Robert Ford isn’t exactly a household name, and it’s been over a decade since he published his first (and seemingly only) novel. He went on to write several award-winning one-act and full-length plays that have been produced both in the U.S. and in Europe, but his novel remains a unique work. The Student Conductor was first published in the U.S. in 2003 with subsequent editions in Europe and Australia. It gives readers a look into Ford’s imagination as he conjures up plenty of intrigue and heart. He also guides readers deep into the magical world of classical music giving them an idea of just what it takes to become a professional symphony conductor. [Continue reading]
Sapiens: A Brief History of Humankind, by Yuval Noah Harari, was first published in the U.S. in 2015, and it took the country by storm. It quickly became a New York Times best seller and is used in numerous history courses around the country. Great Britain saw its English language release a year earlier in 2014, but the author’s countrymen saw it first published in his native Hebrew a few years before that in 2011. Beyond that, the book has been translated into over thirty languages worldwide, and at least the American English version is credited as being translated by Harari, with help from John Purcell and Haim Watzman. Why did Sapiens:… make such a splash around the world? It tells a fascinating story. Harari is an Israeli born historian and a tenured history professor at Hebrew University of Jerusalem with a passion for how every human endeavor affects history and the world. [Continue reading]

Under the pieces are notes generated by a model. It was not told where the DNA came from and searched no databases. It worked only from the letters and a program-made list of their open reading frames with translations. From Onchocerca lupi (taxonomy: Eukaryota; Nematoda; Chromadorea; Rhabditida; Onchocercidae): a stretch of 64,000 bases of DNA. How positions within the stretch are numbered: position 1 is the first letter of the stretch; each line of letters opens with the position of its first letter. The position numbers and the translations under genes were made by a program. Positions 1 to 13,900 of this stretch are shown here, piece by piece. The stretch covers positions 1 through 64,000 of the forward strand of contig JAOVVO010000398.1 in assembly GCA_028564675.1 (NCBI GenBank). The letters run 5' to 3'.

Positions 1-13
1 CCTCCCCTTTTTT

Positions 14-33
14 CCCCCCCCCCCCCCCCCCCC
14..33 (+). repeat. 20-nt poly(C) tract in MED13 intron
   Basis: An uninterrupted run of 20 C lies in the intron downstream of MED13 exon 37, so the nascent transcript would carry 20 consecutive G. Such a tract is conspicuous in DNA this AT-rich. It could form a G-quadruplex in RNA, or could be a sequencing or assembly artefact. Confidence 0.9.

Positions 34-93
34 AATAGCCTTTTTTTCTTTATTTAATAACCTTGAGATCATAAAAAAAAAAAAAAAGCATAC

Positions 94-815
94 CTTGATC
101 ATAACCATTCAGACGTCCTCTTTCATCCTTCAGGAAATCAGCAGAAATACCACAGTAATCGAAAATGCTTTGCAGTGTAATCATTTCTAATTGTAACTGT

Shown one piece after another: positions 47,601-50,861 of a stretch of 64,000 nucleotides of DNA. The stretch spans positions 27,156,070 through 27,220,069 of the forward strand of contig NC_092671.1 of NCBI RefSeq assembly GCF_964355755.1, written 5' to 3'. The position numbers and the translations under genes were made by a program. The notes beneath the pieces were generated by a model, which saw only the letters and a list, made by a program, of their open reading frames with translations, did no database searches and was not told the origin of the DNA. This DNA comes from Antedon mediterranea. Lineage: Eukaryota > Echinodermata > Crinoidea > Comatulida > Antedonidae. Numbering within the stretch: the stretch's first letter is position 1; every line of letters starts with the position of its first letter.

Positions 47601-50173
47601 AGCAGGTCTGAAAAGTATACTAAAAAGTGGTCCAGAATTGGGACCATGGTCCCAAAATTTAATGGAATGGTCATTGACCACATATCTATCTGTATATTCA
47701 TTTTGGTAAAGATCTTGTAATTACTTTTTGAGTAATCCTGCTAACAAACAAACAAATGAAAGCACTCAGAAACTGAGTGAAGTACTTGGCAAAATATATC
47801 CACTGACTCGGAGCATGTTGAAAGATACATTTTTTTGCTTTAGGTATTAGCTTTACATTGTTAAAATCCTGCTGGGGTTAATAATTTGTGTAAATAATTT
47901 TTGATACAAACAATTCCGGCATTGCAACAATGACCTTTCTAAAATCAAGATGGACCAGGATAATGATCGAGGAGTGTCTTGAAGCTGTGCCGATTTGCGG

There is no question that music touches us deeply. There are also myriad studies showing the cognitive benefits of listening, but there are even more benefits when actively participating in making music. For the purposes of this discussion, the assumption is that the reader, for whatever reason, is now intent on learning to play a musical instrument. Whether their goal is personal or professional, an initial instrument must be chosen, i.e., they have to start somewhere. This commentary proposes that the piano be that starting point. [Continue reading]
Many years ago when I was still married, my husband asked me if I would have become a musician if my parents hadn’t played instruments. I told him that there was no way to know for sure if my study and lifelong affinity for music would have happened had I not had my early childhood exposure. That answer surprised him a bit. He knew that I grew up with music as a very important part of our family life, a subject I wrote about in my book, Remembering Mom and Dad, in the story entitled Music in the House. He also frequently had to put up with my practicing various instruments for my numerous musical endeavors. [Continue reading]
In REMEMBERING MOM AND DAD, I make the jump from analyzing the stories to telling them. The book is a collection of essays and short stories written over time remembering Bayla and Jerry Jacobson. The stories include personal recollections from my experience along with the retelling of numerous events related to me in conversations over the years. Some of the stories included are: “Music in the House”, “The Parenthood Plunge”, “The Jacobson Pet Parade”, “Disney Days of Summer”, and many more. Interested?